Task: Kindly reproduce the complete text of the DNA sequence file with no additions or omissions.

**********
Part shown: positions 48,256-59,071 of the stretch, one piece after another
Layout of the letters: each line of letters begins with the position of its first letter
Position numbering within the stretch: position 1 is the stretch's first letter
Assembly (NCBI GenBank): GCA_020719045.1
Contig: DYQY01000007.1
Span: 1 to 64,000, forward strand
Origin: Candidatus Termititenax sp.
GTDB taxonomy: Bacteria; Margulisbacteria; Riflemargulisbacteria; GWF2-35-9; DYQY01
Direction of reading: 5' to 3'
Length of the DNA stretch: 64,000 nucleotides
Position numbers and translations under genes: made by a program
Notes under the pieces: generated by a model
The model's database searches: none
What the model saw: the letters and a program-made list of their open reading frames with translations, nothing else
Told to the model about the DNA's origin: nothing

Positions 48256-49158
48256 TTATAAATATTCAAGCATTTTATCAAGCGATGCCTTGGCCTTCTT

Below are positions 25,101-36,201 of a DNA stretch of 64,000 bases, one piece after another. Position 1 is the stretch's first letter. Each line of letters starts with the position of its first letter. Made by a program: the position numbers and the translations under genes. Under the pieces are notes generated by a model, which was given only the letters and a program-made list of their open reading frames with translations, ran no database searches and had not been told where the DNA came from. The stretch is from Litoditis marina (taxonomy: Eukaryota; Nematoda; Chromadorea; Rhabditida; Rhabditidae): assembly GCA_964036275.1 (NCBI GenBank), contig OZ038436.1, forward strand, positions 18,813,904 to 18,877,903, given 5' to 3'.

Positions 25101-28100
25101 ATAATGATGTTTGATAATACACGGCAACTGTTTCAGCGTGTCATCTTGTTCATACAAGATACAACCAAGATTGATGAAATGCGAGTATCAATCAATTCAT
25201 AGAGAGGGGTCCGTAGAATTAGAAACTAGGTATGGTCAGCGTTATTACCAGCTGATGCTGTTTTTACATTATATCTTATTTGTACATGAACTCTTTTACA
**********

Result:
Part shown: positions 48,256-59,071 of the stretch, one piece after another
Layout of the letters: each line of letters begins with the position of its first letter
Position numbering within the stretch: position 1 is the stretch's first letter
Assembly (NCBI GenBank): GCA_020719045.1
Contig: DYQY01000007.1
Span: 1 to 64,000, forward strand
Origin: Candidatus Termititenax sp.
GTDB taxonomy: Bacteria; Margulisbacteria; Riflemargulisbacteria; GWF2-35-9; DYQY01
Direction of reading: 5' to 3'
Length of the DNA stretch: 64,000 nucleotides
Position numbers and translations under genes: made by a program
Notes under the pieces: generated by a model
The model's database searches: none
What the model saw: the letters and a program-made list of their open reading frames with translations, nothing else
Told to the model about the DNA's origin: nothing

Positions 48256-49158
48256 TTATAAATATTCAAGCATTTTATCAAGCGATGCCTTGGCCTTCTT

Below are positions 25,101-36,201 of a DNA stretch of 64,000 bases, one piece after another. Position 1 is the stretch's first letter. Each line of letters starts with the position of its first letter. Made by a program: the position numbers and the translations under genes. Under the pieces are notes generated by a model, which was given only the letters and a program-made list of their open reading frames with translations, ran no database searches and had not been told where the DNA came from. The stretch is from Litoditis marina (taxonomy: Eukaryota; Nematoda; Chromadorea; Rhabditida; Rhabditidae): assembly GCA_964036275.1 (NCBI GenBank), contig OZ038436.1, forward strand, positions 18,813,904 to 18,877,903, given 5' to 3'.

Positions 25101-28100
25101 ATAATGATGTTTGATAATACACGGCAACTGTTTCAGCGTGTCATCTTGTTCATACAAGATACAACCAAGATTGATGAAATGCGAGTATCAATCAATTCAT
25201 AGAGAGGGGTCCGTAGAATTAGAAACTAGGTATGGTCAGCGTTATTACCAGCTGATGCTGTTTTTACATTATATCTTATTTGTACATGAACTCTTTTACA